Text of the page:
A few weeks ago I stopped by the Korean stand at my local farmer's market. I was picking up fermented daikon and tempeh when the seller tells me about a woman that had just stopped by to ask if tempeh has protein. The look on my face answered his non-question. He continues to tell me that she's on a "no protein" diet because, well, at this point, I just give up.
Humans can be absurd in our dietary beliefs. Every other animal eats due to necessity and availability. Our relative luxury has afforded us the opportunity to partake in eating plans that thwart basic biological needs. Some plans seem to make sense until science steps in.
For a minute it appeared the keto diet had traction. Advocates were seeing drastic weight loss. By their telling, "Big Food" is waging a longtime conspiracy to inject as many big carbs into our bodies as possible. (Not that excess carbohydrates, especially in the form of sugar, isn't a problem.) My personal experience with keto, which lasted roughly three months, was successful in certain regards. Weight loss wasn't the intended goal, though that did happen; I did it to address chronic GI issues.
As it turns out, I might have inadvertently nailed the timing, at least according to one doctor that never puts his clients into ketosis for more than three months. Let's face it: our ancestors never purposefully restricted carbohydrate intake. They just didn't have a Whole Foods to shop at. Macronutrients weren't on their minds as they had no awareness of the building blocks of calories to begin with. The question was never "What's my meal plan this week?" but rather, "What can I catch today? What plant is ripe to forage?"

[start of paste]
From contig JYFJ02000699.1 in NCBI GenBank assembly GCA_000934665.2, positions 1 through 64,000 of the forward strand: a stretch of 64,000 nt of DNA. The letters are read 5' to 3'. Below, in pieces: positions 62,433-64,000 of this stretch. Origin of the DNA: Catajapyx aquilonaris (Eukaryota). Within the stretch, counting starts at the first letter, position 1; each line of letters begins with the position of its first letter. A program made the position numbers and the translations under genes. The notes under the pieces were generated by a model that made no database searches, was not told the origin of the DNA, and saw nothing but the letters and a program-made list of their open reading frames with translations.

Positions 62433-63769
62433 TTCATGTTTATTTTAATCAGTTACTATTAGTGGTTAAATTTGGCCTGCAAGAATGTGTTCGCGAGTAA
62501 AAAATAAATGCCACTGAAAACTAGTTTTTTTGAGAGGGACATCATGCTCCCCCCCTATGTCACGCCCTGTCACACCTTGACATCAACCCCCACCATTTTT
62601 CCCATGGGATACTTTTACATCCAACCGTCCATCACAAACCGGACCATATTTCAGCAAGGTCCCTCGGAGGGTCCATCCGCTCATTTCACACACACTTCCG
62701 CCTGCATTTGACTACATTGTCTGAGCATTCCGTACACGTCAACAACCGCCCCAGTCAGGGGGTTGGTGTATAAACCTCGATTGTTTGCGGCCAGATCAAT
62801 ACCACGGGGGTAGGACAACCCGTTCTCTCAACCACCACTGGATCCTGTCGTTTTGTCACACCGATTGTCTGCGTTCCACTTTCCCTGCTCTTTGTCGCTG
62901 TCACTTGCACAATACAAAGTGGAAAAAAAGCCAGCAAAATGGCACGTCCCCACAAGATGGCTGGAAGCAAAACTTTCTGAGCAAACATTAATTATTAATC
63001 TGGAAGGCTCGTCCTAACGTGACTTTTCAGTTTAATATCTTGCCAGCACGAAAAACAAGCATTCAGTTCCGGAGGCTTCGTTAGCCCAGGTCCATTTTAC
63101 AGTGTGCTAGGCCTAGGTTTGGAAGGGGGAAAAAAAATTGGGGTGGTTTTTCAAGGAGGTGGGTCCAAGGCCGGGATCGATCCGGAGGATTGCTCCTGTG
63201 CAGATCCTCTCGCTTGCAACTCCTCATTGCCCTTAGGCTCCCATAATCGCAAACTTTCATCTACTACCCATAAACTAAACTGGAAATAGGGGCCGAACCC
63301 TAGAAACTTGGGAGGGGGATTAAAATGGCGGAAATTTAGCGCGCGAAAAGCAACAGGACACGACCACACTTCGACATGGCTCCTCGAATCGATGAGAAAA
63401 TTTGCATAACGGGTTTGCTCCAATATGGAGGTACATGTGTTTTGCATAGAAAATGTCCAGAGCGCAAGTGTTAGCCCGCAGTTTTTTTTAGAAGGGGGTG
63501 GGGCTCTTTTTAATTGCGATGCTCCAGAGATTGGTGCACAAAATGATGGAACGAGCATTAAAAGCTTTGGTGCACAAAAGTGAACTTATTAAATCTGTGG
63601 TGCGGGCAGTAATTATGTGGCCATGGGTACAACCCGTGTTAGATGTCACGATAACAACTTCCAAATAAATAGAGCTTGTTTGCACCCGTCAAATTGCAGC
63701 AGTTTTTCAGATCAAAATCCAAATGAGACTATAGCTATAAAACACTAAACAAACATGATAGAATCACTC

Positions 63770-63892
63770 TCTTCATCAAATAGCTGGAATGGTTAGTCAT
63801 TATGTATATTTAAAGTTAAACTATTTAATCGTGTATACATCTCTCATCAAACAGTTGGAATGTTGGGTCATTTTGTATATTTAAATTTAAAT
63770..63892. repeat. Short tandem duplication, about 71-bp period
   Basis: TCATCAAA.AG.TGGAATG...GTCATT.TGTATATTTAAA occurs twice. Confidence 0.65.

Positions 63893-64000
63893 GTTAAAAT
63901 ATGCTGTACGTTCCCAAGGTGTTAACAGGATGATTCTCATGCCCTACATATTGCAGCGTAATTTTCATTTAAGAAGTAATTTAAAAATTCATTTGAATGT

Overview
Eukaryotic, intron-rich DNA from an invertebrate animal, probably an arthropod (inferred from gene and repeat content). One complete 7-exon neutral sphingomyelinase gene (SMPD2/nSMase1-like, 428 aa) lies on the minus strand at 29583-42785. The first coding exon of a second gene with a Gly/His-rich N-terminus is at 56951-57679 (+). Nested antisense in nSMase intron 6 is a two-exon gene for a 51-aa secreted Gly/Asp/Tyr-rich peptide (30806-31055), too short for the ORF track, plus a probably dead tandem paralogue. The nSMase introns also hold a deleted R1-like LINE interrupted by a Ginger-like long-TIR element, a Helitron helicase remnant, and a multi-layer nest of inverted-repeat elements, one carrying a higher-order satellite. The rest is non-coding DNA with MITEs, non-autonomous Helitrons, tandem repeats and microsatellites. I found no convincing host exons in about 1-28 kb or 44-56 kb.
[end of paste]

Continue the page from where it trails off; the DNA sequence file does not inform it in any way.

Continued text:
Now that more research is emerging, the news on keto isn't good. Scientists leading one 2016 study, led by National Institutes of Health obesity researcher Kevin Hall, confined 17 volunteers to a hospital for a two-month stay. This is important, as self-reported studies are always at risk of being invalidated by faulty data. In this study, volunteers ate plenty of sugary carbs for the first month; during the second they received the same caloric load, replacing the bulk of those carbs with fats.
At the end of the two months, Hall was unimpressed.
In this case, we saw daily insulin secretion drop substantially within the first week and stay at a low level. But we only saw a small transient increase in energy expenditure during the first couple of weeks of the [low-carb] diet, and that essentially vanished by the end of the study.
Despite what some expected, it took the volunteers on the high-fat diet 28 days to lose as much weight as those on the baseline diet lost in 15 days. (All volunteers were overweight; the mechanism for their weight loss was lower daily caloric intake.) To be fair, there was no control group and calorie restriction generally has a bigger impact during the first month on any diet. That said, this study provided a serious blow to low-carb advocates.
As dietician Bonnie Taub-Dix told Well + Good, there should be an emphasis on eating the right carbs, such as whole grains. She's also not a fan of diabetics getting into ketosis, even though this community is specifically targeted by advocates. "It can cause DKA, diabetic ketoacidosis," she said. "This happens when your body is producing a lot of ketones and can lead to vomiting, diarrhea, feeling faint, and being [excessively] thirsty."